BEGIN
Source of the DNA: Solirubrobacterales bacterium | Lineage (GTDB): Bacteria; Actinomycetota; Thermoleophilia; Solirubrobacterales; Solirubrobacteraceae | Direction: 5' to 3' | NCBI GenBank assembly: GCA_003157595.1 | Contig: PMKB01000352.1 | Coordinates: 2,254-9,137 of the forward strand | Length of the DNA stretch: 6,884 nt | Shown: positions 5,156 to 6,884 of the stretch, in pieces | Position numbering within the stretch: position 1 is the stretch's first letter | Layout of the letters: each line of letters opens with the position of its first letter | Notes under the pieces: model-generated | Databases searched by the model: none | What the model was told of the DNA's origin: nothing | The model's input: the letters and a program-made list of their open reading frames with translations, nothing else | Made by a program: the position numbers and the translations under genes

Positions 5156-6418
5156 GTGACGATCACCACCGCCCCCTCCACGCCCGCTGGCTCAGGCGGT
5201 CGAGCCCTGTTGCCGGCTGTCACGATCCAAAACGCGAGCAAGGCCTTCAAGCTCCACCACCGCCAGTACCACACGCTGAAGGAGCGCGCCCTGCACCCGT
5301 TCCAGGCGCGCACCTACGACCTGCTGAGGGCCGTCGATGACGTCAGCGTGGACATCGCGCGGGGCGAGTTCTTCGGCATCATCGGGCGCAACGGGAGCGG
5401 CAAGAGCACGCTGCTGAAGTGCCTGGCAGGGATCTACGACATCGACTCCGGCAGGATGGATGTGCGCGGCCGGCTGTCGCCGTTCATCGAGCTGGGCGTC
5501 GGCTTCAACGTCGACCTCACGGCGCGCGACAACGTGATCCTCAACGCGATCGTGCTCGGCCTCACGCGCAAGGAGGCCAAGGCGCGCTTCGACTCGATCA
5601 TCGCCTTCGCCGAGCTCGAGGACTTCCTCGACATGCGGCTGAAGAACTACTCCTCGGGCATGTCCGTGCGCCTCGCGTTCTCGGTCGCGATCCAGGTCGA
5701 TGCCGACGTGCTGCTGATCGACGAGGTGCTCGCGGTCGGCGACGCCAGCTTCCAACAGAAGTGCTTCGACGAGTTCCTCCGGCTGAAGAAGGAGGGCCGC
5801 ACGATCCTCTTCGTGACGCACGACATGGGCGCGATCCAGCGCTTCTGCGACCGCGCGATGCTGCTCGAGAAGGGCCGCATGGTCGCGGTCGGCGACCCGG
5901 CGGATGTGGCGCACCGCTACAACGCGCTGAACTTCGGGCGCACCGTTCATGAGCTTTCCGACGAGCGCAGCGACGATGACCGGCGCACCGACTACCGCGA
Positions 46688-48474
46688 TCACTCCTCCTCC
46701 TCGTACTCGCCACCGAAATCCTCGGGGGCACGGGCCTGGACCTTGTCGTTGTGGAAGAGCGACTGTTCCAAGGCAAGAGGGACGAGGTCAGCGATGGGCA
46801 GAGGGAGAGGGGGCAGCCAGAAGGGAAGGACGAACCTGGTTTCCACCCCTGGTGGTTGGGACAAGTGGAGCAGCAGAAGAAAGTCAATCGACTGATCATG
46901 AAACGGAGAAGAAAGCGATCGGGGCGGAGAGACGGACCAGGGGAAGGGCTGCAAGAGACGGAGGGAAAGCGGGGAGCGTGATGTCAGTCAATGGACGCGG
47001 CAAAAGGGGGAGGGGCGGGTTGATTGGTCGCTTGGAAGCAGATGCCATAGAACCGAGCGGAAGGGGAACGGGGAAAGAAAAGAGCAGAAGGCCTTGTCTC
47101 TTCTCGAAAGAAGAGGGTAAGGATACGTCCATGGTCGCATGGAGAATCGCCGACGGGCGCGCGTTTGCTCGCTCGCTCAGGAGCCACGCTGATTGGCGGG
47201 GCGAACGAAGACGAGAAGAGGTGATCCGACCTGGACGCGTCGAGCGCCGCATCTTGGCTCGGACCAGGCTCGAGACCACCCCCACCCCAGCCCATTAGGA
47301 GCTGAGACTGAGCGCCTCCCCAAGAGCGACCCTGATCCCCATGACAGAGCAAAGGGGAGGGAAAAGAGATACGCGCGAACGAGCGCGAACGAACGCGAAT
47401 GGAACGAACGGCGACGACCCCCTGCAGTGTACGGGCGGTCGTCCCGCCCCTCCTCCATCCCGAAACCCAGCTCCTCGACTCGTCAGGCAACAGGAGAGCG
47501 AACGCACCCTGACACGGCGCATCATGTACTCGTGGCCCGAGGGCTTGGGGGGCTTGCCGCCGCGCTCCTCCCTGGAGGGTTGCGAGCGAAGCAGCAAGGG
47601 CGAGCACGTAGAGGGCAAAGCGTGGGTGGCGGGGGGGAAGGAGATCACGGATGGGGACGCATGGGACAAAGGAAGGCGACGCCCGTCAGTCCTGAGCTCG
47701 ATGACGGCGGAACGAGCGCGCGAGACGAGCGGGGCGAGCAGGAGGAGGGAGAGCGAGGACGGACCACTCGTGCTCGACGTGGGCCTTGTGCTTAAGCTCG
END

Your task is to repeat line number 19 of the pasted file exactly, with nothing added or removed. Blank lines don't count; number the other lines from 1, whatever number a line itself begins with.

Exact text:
47201 GCGAACGAAGACGAGAAGAGGTGATCCGACCTGGACGCGTCGAGCGCCGCATCTTGGCTCGGACCAGGCTCGAGACCACCCCCACCCCAGCCCATTAGGA